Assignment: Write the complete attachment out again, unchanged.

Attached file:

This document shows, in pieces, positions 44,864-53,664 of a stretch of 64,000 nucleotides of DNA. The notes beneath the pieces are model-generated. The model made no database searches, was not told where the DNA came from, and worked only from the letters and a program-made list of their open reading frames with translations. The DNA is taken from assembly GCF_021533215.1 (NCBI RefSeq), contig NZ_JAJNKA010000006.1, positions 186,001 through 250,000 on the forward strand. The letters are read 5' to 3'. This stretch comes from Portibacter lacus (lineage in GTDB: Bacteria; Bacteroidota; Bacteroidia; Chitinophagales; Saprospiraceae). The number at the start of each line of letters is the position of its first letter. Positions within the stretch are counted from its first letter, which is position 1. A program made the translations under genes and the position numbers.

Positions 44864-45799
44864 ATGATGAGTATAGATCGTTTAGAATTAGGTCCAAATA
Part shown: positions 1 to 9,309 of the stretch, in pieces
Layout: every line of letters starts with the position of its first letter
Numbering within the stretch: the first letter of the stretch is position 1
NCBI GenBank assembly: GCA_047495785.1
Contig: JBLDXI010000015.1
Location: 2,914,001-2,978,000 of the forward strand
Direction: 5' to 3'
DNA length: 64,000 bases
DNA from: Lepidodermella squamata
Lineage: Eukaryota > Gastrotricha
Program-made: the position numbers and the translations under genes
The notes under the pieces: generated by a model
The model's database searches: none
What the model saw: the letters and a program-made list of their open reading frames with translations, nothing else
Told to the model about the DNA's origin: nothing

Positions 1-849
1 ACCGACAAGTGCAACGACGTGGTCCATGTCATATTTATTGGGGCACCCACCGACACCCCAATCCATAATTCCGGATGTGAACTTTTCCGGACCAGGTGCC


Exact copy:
This document shows, in pieces, positions 44,864-53,664 of a stretch of 64,000 nucleotides of DNA. The notes beneath the pieces are model-generated. The model made no database searches, was not told where the DNA came from, and worked only from the letters and a program-made list of their open reading frames with translations. The DNA is taken from assembly GCF_021533215.1 (NCBI RefSeq), contig NZ_JAJNKA010000006.1, positions 186,001 through 250,000 on the forward strand. The letters are read 5' to 3'. This stretch comes from Portibacter lacus (lineage in GTDB: Bacteria; Bacteroidota; Bacteroidia; Chitinophagales; Saprospiraceae). The number at the start of each line of letters is the position of its first letter. Positions within the stretch are counted from its first letter, which is position 1. A program made the translations under genes and the position numbers.

Positions 44864-45799
44864 ATGATGAGTATAGATCGTTTAGAATTAGGTCCAAATA
Part shown: positions 1 to 9,309 of the stretch, in pieces
Layout: every line of letters starts with the position of its first letter
Numbering within the stretch: the first letter of the stretch is position 1
NCBI GenBank assembly: GCA_047495785.1
Contig: JBLDXI010000015.1
Location: 2,914,001-2,978,000 of the forward strand
Direction: 5' to 3'
DNA length: 64,000 bases
DNA from: Lepidodermella squamata
Lineage: Eukaryota > Gastrotricha
Program-made: the position numbers and the translations under genes
The notes under the pieces: generated by a model
The model's database searches: none
What the model saw: the letters and a program-made list of their open reading frames with translations, nothing else
Told to the model about the DNA's origin: nothing

Positions 1-849
1 ACCGACAAGTGCAACGACGTGGTCCATGTCATATTTATTGGGGCACCCACCGACACCCCAATCCATAATTCCGGATGTGAACTTTTCCGGACCAGGTGCC